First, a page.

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Press Release

Ypsilanti Man Sentenced For Role In Scheme To File False Tax Returns Using Stolen Identities

For Immediate Release
U.S. Attorney's Office, Eastern District of Michigan

An Ypsilanti man was sentenced yesterday for his involvement in a scheme to defraud the Internal Revenue Service, announced United States Attorney Barbara L McQuade.

McQuade was joined in the announcement by Jarod J. Koopman, Special Agent in Charge of the Internal Revenue Service, Criminal Investigation.

Receiving the sentence from U.S. District Judge Gershwin A. Drain was Antonio R. Lundy, 43.  Lundy pleaded guilty before Judge Drain in December 2014.   Judge Drain sentenced Lundy to 18 months in prison and three years’ supervised release and ordered him to pay restitution to the IRS in the amount of $251,900.

According to court records, Lundy participated in a scheme to defraud the Internal Revenue Service through the filing of numerous income tax returns in the names of individuals whose personal identification information (PII) had been either obtained with their consent or obtained illegally.  From September 2011 through April 2012, Lundy provided the home addresses and PII of individuals to others members of the scheme.  The information provided by Lundy was used to prepare and file fraudulent federal income tax returns, which requested refunds based on reported tax withholdings that were false.  The refunds were loaded onto Turbo Tax Visa debit cards and mailed to the home addresses provided by Lundy.  Lundy used the debit cards to withdraw cash at ATMs, and his cash withdrawals totaled $251,900.  Overall, the scheme involved approximately 180 fraudulent returns that requested approximately $1.7 million in refunds.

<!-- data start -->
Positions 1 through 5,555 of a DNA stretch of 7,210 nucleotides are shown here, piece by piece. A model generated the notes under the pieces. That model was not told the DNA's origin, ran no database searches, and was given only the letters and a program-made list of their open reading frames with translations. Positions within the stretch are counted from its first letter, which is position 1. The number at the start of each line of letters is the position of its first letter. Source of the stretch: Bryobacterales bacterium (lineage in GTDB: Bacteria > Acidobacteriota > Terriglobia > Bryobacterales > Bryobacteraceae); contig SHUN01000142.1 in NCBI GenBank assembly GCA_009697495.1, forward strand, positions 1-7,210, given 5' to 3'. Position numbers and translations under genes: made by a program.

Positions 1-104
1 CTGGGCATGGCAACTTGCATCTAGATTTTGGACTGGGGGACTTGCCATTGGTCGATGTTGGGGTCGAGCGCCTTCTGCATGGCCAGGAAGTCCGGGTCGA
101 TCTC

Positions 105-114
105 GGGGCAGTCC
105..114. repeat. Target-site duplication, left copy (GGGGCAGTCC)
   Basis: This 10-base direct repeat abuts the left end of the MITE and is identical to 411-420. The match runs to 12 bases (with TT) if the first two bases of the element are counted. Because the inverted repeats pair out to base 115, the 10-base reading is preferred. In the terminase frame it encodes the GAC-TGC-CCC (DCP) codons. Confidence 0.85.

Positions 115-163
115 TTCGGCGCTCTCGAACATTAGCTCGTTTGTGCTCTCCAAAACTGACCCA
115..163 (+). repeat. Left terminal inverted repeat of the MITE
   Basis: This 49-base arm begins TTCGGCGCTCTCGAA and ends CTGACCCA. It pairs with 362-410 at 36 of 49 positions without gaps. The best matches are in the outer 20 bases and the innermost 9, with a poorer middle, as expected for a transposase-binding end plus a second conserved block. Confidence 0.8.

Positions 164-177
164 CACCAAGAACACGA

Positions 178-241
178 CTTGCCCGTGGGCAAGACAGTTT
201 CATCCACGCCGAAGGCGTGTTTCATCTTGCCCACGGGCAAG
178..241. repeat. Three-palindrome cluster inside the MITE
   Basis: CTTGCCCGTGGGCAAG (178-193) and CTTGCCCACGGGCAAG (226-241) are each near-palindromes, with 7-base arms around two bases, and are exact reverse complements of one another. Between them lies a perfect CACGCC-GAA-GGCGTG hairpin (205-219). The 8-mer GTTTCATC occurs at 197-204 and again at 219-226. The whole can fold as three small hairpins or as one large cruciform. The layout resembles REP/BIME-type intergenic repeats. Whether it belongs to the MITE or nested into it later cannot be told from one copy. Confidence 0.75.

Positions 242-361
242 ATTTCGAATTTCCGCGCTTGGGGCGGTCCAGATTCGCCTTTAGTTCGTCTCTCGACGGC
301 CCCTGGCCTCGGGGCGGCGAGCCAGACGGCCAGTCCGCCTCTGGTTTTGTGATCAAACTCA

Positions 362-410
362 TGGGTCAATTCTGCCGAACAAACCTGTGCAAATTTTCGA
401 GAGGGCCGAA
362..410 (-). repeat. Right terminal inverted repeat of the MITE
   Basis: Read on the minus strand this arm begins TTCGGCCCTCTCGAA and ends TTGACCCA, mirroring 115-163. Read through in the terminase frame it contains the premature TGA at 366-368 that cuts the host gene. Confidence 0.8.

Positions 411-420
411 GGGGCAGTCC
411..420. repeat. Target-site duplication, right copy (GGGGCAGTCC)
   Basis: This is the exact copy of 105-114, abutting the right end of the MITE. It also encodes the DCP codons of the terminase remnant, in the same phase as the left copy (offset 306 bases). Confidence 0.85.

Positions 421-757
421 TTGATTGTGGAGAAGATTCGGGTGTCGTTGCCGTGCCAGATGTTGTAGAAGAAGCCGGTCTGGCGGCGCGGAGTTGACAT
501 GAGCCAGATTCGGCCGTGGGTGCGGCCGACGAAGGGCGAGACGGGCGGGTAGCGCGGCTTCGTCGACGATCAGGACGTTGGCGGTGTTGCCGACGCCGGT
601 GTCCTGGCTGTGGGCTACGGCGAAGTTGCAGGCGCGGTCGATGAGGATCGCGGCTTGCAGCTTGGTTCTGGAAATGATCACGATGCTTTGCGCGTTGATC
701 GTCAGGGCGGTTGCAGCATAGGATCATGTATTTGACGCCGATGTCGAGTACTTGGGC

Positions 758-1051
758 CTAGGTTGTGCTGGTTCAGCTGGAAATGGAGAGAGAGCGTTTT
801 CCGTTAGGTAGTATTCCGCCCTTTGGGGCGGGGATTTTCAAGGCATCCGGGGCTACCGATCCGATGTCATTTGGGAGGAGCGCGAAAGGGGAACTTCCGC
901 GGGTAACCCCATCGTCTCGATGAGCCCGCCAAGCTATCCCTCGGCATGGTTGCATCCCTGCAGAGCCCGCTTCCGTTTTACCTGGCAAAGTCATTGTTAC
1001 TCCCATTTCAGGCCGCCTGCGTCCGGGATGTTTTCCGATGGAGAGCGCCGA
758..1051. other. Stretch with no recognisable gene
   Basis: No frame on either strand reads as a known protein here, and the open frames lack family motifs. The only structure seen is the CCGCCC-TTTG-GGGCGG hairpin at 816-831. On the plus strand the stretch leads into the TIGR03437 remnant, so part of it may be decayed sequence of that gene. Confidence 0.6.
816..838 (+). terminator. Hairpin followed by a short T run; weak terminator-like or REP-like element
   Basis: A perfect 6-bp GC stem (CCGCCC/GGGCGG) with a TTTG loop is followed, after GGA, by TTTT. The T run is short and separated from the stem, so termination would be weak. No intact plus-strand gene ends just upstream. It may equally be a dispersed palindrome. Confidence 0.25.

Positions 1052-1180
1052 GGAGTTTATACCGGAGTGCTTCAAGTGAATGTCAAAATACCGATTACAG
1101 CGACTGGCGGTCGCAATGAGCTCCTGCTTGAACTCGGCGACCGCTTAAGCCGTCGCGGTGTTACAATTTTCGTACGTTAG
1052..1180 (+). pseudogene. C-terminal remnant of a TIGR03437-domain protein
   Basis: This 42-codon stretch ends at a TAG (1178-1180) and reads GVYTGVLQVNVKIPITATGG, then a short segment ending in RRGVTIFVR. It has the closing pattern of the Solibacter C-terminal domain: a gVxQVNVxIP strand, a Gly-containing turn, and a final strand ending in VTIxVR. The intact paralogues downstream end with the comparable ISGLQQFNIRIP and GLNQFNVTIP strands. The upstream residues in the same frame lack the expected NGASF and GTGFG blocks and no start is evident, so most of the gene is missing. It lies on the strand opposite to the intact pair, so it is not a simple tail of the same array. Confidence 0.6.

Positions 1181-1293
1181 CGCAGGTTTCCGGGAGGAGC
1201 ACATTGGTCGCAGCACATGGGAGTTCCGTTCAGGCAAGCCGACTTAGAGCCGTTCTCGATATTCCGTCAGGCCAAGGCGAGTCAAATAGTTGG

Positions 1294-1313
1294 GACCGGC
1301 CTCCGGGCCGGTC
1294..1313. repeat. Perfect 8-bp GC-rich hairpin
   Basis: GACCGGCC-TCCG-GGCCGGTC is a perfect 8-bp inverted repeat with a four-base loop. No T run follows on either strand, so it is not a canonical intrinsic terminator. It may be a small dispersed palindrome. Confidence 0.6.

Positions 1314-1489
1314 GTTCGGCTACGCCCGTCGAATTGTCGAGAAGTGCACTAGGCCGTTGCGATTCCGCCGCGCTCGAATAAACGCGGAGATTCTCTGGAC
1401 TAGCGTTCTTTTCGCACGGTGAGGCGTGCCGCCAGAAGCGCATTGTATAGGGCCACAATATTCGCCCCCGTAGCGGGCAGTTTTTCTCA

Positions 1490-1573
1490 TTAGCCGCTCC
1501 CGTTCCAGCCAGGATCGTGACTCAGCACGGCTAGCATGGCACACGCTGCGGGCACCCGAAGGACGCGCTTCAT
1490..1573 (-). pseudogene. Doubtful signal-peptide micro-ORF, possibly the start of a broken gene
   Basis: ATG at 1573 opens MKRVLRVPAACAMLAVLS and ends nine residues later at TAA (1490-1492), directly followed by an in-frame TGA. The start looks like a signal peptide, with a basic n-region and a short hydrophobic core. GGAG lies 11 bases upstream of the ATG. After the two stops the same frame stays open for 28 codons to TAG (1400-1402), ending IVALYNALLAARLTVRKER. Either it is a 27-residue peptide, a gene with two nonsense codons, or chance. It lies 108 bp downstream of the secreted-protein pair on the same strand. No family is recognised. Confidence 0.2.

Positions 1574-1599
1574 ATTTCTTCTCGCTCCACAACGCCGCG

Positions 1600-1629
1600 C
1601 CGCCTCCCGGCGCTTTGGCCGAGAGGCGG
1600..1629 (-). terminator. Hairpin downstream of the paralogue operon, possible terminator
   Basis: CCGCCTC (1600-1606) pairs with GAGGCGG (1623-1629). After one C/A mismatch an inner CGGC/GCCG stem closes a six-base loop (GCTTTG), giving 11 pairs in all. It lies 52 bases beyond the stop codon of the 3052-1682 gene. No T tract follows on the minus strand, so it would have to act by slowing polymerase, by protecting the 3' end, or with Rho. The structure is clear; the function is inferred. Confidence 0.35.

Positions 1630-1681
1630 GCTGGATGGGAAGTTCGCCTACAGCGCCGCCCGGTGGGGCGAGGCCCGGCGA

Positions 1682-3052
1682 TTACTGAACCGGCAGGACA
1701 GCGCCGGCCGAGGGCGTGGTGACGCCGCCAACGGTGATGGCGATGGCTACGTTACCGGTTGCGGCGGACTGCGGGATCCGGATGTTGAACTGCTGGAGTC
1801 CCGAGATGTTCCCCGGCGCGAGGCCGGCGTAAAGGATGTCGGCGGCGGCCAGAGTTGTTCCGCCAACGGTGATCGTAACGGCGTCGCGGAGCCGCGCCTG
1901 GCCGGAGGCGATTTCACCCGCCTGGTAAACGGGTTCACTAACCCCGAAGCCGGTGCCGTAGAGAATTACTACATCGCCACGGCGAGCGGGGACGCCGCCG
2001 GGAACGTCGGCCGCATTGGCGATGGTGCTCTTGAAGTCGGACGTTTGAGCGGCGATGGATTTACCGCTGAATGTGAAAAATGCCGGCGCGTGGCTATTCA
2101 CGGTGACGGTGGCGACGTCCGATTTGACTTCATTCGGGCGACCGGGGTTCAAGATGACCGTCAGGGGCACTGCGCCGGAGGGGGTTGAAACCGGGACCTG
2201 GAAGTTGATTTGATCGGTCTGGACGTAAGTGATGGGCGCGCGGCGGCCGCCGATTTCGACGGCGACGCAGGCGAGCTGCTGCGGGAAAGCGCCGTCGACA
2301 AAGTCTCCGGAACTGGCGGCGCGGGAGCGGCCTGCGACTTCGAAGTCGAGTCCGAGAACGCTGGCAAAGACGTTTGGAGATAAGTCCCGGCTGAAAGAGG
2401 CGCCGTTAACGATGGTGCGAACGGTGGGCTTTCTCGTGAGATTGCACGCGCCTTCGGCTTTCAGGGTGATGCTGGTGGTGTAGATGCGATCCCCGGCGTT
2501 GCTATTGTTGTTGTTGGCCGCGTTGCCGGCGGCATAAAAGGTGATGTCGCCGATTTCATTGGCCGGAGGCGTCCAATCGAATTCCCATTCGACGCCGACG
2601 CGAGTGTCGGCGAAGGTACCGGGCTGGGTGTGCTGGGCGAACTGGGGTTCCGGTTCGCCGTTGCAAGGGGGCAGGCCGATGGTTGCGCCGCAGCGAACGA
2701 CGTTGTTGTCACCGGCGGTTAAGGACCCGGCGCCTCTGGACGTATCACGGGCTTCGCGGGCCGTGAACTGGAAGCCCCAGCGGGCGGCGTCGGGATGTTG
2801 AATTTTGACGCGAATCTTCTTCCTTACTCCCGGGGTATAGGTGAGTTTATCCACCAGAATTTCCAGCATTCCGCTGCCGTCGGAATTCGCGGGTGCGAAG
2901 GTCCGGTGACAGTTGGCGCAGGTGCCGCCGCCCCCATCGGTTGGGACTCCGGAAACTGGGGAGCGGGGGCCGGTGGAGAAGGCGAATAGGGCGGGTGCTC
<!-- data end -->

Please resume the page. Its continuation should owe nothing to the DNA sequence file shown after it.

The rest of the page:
“IRS-CI is committed to working with our law enforcement partners to combat identity theft.  Investigating and prosecuting identity thieves who attempt to defraud the government by filing fraudulent income tax returns remains a top priority for the IRS,” said IRS Criminal Investigation Special Agent in Charge Koopman.

The case was investigated by special agents of the IRS-Criminal Investigation and prosecuted by Assistant U.S. Attorney Stephen Hiyama.

Updated April 13, 2015